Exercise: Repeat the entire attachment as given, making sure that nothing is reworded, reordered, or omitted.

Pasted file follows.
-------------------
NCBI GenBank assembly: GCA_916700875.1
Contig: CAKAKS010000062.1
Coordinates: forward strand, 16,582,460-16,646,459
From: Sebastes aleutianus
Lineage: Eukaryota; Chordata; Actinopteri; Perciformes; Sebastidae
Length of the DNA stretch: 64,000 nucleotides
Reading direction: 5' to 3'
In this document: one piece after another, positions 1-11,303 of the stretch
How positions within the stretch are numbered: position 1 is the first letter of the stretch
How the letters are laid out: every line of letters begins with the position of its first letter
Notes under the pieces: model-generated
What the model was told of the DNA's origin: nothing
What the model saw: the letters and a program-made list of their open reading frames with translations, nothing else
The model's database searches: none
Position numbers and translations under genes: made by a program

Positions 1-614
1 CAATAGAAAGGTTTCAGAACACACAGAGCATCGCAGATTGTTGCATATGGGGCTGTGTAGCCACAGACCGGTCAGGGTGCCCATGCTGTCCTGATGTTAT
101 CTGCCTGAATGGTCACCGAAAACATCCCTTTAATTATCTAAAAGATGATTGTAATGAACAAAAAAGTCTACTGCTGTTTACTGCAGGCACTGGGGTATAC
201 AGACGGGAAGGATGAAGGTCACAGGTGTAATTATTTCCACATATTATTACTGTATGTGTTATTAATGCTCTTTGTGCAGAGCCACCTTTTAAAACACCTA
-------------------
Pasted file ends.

NCBI GenBank assembly: GCA_916700875.1
Contig: CAKAKS010000062.1
Coordinates: forward strand, 16,582,460-16,646,459
From: Sebastes aleutianus
Lineage: Eukaryota; Chordata; Actinopteri; Perciformes; Sebastidae
Length of the DNA stretch: 64,000 nucleotides
Reading direction: 5' to 3'
In this document: one piece after another, positions 1-11,303 of the stretch
How positions within the stretch are numbered: position 1 is the first letter of the stretch
How the letters are laid out: every line of letters begins with the position of its first letter
Notes under the pieces: model-generated
What the model was told of the DNA's origin: nothing
What the model saw: the letters and a program-made list of their open reading frames with translations, nothing else
The model's database searches: none
Position numbers and translations under genes: made by a program

Positions 1-614
1 CAATAGAAAGGTTTCAGAACACACAGAGCATCGCAGATTGTTGCATATGGGGCTGTGTAGCCACAGACCGGTCAGGGTGCCCATGCTGTCCTGATGTTAT
101 CTGCCTGAATGGTCACCGAAAACATCCCTTTAATTATCTAAAAGATGATTGTAATGAACAAAAAAGTCTACTGCTGTTTACTGCAGGCACTGGGGTATAC
201 AGACGGGAAGGATGAAGGTCACAGGTGTAATTATTTCCACATATTATTACTGTATGTGTTATTAATGCTCTTTGTGCAGAGCCACCTTTTAAAACACCTA